Chronic cutaneous disease of mice caused by the protozoan parasite Leishmania mexicana requires interleukin-10 (IL-10) and FcγRIII (an activating IgG receptor). Macrophages readily secrete IL-10 in response to IgG-coated amastigotes, making macrophages a prime candidate as the critical source of IL-10. However, indirect evidence suggested that macrophage IL-10 is not essential for chronic disease. I now show directly that mice lacking IL-10 from macrophages and granulocytes still have chronic disease, like wild-type C57BL/6 mice. However, T cell-derived IL-10 is required for chronic disease. CD4-cre IL-10flox/flox mice lack IL-10 from T cells (both CD4+ and CD8+) and heal their L. mexicana lesions, with parasite control. I had previously shown that depletion of CD25+ T cells had no effect on chronic disease, and thus, T cells other than CD25+ regulatory T (Treg) cells should be the important source of IL-10. Given that conventional T cells do not express FcγRs, there is likely to be an indirect pathway by which FcγRIII on some other cell engaged by IgG1-amastigote immune complexes induces IL-10 from T cells. Further work is needed to delineate these pathways.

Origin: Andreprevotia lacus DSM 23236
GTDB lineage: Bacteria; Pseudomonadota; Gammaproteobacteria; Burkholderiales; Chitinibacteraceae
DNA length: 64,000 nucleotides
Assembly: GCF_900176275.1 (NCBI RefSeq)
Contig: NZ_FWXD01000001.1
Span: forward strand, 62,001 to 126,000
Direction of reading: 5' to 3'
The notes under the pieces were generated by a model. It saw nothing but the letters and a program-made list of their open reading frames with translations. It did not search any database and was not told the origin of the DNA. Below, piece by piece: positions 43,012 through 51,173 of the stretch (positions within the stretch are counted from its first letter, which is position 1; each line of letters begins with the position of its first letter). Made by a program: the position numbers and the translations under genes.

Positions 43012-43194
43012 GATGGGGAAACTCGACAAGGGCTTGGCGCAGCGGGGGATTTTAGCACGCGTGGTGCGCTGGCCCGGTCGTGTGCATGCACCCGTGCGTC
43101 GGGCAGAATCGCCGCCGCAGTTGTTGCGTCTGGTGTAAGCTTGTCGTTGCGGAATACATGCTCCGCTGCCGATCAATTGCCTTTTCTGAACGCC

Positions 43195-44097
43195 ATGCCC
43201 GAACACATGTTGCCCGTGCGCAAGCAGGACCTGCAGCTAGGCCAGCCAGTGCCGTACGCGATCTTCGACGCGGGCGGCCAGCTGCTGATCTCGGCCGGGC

Buxbaum, L. U. (2015). Interleukin-10 from T cells, but not macrophages and granulocytes, is required for chronic disease in Leishmania mexicana infection. Infection and Immunity, 83(4), 1366–1371. https://doi.org/10.1128/IAI.02909-14